Events

    2022 Sep 29

    Reckoning with Echoes of the Past: A South African Story

    4:00pm

    Location: 

    Harvard Radcliffe Institute, Knafel Center, 10 Garden St., Cambridge

    The repercussions of violent histories extend far beyond these events to engender repetitions that echo for generations. In this lecture, Pumla Gobodo-Madikizela will reflect on this problem and consider alternative ways of theorizing and making sense of the "transgenerational trauma" phenomenon, with the South African post-apartheid context as backdrop.

    Gobodo-Madikizela is a professor and research chair at Stellenbosch University. She holds the South African National Research Foundation Chair in Violent Histories and Transgenerational Trauma and is also the founding...

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    2022 Sep 22

    The History and Politics of Georgian Wine

    12:30pm to 2:00pm

    Location: 

    Davis Center for Russian & Eurasian Studies, 1730 Cambridge St., Room S354, Cambridge

    Georgia is the world's oldest wine producer, and the history of Georgian wine is woven together with the country's culture, politics, and economics. Join Mamuka Tsereteli for a lecture on the significance of Georgian wine, followed by a Q&A—and stick around for a tasting to find out for yourself why Georgian wine is so special!

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    2022 Sep 21

    Prejudice and Power: Stratification Economics, a General Theory of Intergroup Inequality

    12:00pm

    Location: 

    Harvard Radcliffe Institute—Online

    William Darity Jr. is the 2022–2023 Katherine Hampson Bessell Fellow at Harvard Radcliffe Institute and professor of public policy, African and African American studies, and economics at Duke University. In this lecture, Darity will explore the theoretical framework of stratification economics—a comparatively new subspecialty in the wider field of economics that seeks to explain intergroup inequality—along with its implications for the analysis of immigration, macroeconomic analysis, wealth disparities, educational inequalities, and discrimination.

    ...

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    2022 Sep 20

    Introduction to the History of Georgian Cinema

    4:00pm to 5:30pm

    Location: 

    1737 Cambridge St., Room K262, Cambridge or Zoom Webinar

    In recent years, Georgian cinema has been witnessing an astonishing period of revival, a new generation of filmmakers has emerged, and today a new wave of Georgian filmmakers has managed to find a new and strong language of cinema, in order to speak with international audience about contemporary issues of Georgian society. Levan Lomjaria will explore these and other aspects of the history of Georgian cinema in his lecture.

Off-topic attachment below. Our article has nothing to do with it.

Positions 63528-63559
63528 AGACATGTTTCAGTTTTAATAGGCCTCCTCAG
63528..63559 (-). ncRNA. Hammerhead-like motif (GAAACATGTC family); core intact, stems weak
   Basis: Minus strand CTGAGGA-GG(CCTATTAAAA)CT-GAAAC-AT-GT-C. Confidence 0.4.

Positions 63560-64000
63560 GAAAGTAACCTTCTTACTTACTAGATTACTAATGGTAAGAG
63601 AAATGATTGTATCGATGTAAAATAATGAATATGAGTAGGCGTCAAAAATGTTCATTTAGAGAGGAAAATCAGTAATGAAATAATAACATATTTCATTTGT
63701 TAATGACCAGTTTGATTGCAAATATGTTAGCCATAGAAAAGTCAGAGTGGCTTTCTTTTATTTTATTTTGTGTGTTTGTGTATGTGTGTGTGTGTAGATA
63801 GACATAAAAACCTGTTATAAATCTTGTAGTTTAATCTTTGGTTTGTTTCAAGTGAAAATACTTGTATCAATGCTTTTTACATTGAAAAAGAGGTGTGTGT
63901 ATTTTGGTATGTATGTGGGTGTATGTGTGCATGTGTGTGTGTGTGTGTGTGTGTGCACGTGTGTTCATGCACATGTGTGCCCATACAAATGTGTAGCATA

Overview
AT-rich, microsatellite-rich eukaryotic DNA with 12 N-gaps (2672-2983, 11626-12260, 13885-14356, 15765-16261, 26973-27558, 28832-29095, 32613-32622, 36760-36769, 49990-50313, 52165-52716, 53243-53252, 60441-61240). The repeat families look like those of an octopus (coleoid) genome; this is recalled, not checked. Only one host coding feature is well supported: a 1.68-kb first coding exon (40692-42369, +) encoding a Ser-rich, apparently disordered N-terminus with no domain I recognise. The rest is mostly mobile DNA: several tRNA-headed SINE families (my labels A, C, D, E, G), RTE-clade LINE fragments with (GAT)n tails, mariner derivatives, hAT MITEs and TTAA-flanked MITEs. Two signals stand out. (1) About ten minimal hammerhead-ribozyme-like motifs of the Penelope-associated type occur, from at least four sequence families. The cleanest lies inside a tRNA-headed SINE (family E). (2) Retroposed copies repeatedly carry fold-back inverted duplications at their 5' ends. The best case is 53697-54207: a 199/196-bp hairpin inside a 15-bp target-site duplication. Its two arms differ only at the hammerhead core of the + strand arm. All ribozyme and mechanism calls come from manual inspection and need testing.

...

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    2022 Sep 13

    Journeys: The Arnold Arboretum Meets the World’s Plants and Peoples

    7:00pm to 8:30pm

    Location: 

    Weld Hill Research Building, Arnold Arboretum, 1300 Centre St., Boston

    Join the Arnold Arboretum’s Director William (Ned) Friedman for the annual Director's Series! To celebrate the Arboretum's sesquicentennial, this year's series will explore the Magic and Meaning of a Garden of Trees. Over the course of four sessions, we will trace the Arnold’s significance in the landscape architecture movement, value for the people of Boston, and leadership in creating global connections between plants and people.

    This session will include brief presentations and a moderated panel. The program is free and is offered both in person and livestreamed.

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    2022 Jun 26

    MassQ Ball 2022: Origin | Making of Ceremonial Vessels

    1:00pm to 3:00pm

    Location: 

    Hemlock Hill and Conifer Collection, Arnold Arboretum, 125 Arborway, Boston

    Led by Bengali culture worker Pampi, this audience participatory workshop allows attendees to weave love letters into hand-crafted ceremonial vessels for their loved ones. Vessels will be fashioned out of natural materials sourced from the Arboretum grounds and displayed in the MassQ Ball on July 9.

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    2022 Jun 21

    Gallery Talk: A Sweeping Panorama—Simon de Vlieger’s View of Weesp

    12:00pm to 12:30pm

    Location: 

    Harvard Art Museums, 32 Quincy St., Cambridge

    Seventeenth-century artist Simon de Vlieger was one of many Dutch draftsmen who captured panoramas of the cities and towns that surrounded them. In his observed and accurate drawing of Weesp, a municipality located outside Amsterdam on the river Vecht, aspects of this recognizable view speak to larger questions of commerce and the environment. Join curatorial research associate Susan Anderson to discover these details within the broader artistic and cultural milieu of landscape drawing in the Dutch Republic.

    ...

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    2022 Jun 14

    Gallery Talk: Unpacking a 120-Year-Old Zeiss Photographic Microscope

    12:30pm to 1:00pm

    Location: 

    Harvard Art Museums, 32 Quincy St., Cambridge

    Curator Sara Schechner, from Harvard’s Collection of Historical Scientific Instruments, and Lynette Roth, curator of the Busch-Reisinger Museum, will team up to explore a 120-year-old Zeiss photographic microscope. The curators will look at the assemblage of its various parts and share with visitors what they tell us about how scientists work with such a microscope. Its diverse components, housed in a wooden case, reveal not only the technical challenges of taking photographs through a microscope lens, but also the instrument’s inherent social, cultural, and aesthetic connections....

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    2022 Jun 08

    Gallery Talk: Drawing the Dutch Landscape, in Color

    12:30pm to 1:00pm

    Location: 

    Harvard Art Museums, 32 Quincy St., Cambridge

    Seventeenth-century Dutch artists, such as Abraham Bloemaert, Hendrick Avercamp, and Albert Cuyp, achieved coloristic effects through a variety of means. Join curator Joachim Homann in an exploration of colorful papers, inks, and washes from artists of the Dutch Republic.

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    2022 Apr 27

    In-Person Gallery Talk: Ella Hurd’s Botanical Cyanotypes—Camera-less Photography and Scientific Discovery in the 19th Century

    12:30pm to 1:00pm

    Location: 

    Harvard Art Museums, 32 Quincy St., Cambridge

    The talk will highlight amateur botanist Ella Hurd and the process she used to make her cyanotypes. It will also explore the importance of camera-less photography to scientific research and documentation in the 19th century.

    ...

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    2022 Apr 21